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Niyog-yugan Festival of Quezon is a winner

  • Written by Lito Cinco
  • Published in Opinion
  • Read: 403

I WILL take  a break from sports now after  I took an overnight break last weekend  in Lucena City  for the  fourth Niyog-yugan Festival, a  winner of a festival  if ever I saw one.

The invitation to cover the event came from Department of Tourism’s Region IV-A Regional Director Rebecca Labid, an old friend of mine in the tourism industry.
The  week-long  festival came to a close last Sunday  and  our media group was  there Friday and Saturday  in time for the Bb. Niyog-yugan held at the Quezon Convention Center.
The parade of 18 floats and street dancers, and the  most impressive for me, the 39  booths in the agri-tourism festival, after all, the 39 municipalities and cities that participated had millions of reasons to be creative with their respective booth designs  as  P3M was allocated as the top prize  for  that category, and another P3M  for  the overall champion’s prize.
And they overdid themselves in  coming out with those native booths located at the Old Capitol grounds and  that sold all sorts of things, the  towns’ products, mostly foodstuffs like suman from Infanta, dried fish, longanisang Lucban, sinantulan, achara,  coco sugar, virgin coconut oil, all sorts of jams and jellies, coco jam on top of the list, lambanog, fresh vegetables, and even unique native Christmas decorations.
I bought a few, in fact, while the provincial government, headed by Gov. Jay-jay Suarez,   gave us  a bayong  full of local products.
I do  not know if  Infanta won  in the booth design with its giant and very realistic-looking half-opened  coconut on  top of the booth but  it was my bet.
The float design winners   were Calauag, Quezon, and Pagbilao, while Bb. Niyog-yugan, Athisa Manalo, came  from  Candelaria.    Too bad we did not have enough time to do a one on one with her as  that would  have been the highlight of  my visit to this southern  city, just three to four hours away from Manila, depending on what time  you leave Manila.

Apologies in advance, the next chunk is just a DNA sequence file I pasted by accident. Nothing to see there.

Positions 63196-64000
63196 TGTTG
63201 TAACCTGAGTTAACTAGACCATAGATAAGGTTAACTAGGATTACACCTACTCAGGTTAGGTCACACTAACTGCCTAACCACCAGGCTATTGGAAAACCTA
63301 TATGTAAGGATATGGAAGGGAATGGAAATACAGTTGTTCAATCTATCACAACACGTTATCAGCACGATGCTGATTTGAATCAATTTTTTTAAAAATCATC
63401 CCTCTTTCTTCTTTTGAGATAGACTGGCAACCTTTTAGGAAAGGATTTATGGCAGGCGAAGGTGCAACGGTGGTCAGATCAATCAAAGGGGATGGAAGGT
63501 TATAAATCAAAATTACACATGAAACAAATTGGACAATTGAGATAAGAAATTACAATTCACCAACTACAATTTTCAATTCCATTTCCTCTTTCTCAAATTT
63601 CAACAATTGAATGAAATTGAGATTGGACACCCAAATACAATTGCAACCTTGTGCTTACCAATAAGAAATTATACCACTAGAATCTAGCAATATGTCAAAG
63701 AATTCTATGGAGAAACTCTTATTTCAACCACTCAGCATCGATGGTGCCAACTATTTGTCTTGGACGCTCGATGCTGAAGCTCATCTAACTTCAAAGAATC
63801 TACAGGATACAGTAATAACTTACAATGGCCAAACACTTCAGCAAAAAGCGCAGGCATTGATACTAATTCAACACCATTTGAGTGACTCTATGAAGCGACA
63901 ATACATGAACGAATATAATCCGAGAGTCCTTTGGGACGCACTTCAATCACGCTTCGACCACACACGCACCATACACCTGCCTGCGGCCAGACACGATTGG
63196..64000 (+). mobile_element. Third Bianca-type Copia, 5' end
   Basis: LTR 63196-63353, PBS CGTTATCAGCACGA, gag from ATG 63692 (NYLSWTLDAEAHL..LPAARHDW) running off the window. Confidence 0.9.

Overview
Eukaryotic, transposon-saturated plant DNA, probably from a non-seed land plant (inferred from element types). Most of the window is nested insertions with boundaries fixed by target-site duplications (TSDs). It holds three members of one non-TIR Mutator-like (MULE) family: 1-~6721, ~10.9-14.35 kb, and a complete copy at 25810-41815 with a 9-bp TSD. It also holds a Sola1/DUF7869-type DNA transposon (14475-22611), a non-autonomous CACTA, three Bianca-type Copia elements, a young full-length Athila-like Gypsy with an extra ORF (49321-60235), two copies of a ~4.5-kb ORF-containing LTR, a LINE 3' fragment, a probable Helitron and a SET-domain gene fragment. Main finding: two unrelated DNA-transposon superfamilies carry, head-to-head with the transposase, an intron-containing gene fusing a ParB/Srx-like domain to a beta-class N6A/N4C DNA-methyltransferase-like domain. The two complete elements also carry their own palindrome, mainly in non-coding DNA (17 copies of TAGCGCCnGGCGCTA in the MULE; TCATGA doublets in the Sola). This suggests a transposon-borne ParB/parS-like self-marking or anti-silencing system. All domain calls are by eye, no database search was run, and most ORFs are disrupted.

A text message confirmed that indeed, Infanta won in the category A followed by Tagkawayan and Gumaca while in Category B, winners were Buenavista, Padre Burgos and Sampaloc.
The  idea of coming up with a  coconut festival came from then Cong.Aleta Suarez in 2012 and was supported by the  governor  with the  objective of reviving the  coconut industry in  this province, considered as the coconut capital of the Philippines with an estimated 45 million nut bearing trees plus another 10 million  senile trees.    
The nut bearing ones produce around two billion nuts annually from the 389,000 hectares planted with this tree of life, this we learned at the media  briefing held  with  Cong. David Suarez, the governor’s father ,  tourism officer Jun Bay, and the  provincial agriculturist Roberto Gajo.
In the festival’s short  history so far after starting off as a simple agri trade fair, from a total sales of P2.9 M in 2011, this year, in just the first six  days sales was over 10 million already  and by the time the event ends, organizers are looking at  P12.7  million sales.